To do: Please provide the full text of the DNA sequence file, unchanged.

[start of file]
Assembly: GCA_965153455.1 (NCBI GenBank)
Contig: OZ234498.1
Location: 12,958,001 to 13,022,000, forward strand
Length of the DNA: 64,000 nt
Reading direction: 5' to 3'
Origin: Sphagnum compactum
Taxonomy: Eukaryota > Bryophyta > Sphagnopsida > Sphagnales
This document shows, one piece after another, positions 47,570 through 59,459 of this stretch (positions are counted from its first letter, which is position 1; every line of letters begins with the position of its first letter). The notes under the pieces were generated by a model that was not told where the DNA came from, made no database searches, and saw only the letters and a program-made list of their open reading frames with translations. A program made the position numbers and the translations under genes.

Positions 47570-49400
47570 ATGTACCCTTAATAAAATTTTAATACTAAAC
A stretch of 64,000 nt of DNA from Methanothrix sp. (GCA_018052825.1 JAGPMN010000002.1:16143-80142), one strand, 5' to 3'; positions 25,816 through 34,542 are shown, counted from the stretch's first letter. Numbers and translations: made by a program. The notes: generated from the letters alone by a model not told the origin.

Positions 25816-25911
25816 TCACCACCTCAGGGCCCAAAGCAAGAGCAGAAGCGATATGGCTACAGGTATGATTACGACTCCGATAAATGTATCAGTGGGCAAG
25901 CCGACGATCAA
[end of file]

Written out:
Assembly: GCA_965153455.1 (NCBI GenBank)
Contig: OZ234498.1
Location: 12,958,001 to 13,022,000, forward strand
Length of the DNA: 64,000 nt
Reading direction: 5' to 3'
Origin: Sphagnum compactum
Taxonomy: Eukaryota > Bryophyta > Sphagnopsida > Sphagnales
This document shows, one piece after another, positions 47,570 through 59,459 of this stretch (positions are counted from its first letter, which is position 1; every line of letters begins with the position of its first letter). The notes under the pieces were generated by a model that was not told where the DNA came from, made no database searches, and saw only the letters and a program-made list of their open reading frames with translations. A program made the position numbers and the translations under genes.

Positions 47570-49400
47570 ATGTACCCTTAATAAAATTTTAATACTAAAC
A stretch of 64,000 nt of DNA from Methanothrix sp. (GCA_018052825.1 JAGPMN010000002.1:16143-80142), one strand, 5' to 3'; positions 25,816 through 34,542 are shown, counted from the stretch's first letter. Numbers and translations: made by a program. The notes: generated from the letters alone by a model not told the origin.

Positions 25816-25911
25816 TCACCACCTCAGGGCCCAAAGCAAGAGCAGAAGCGATATGGCTACAGGTATGATTACGACTCCGATAAATGTATCAGTGGGCAAG
25901 CCGACGATCAA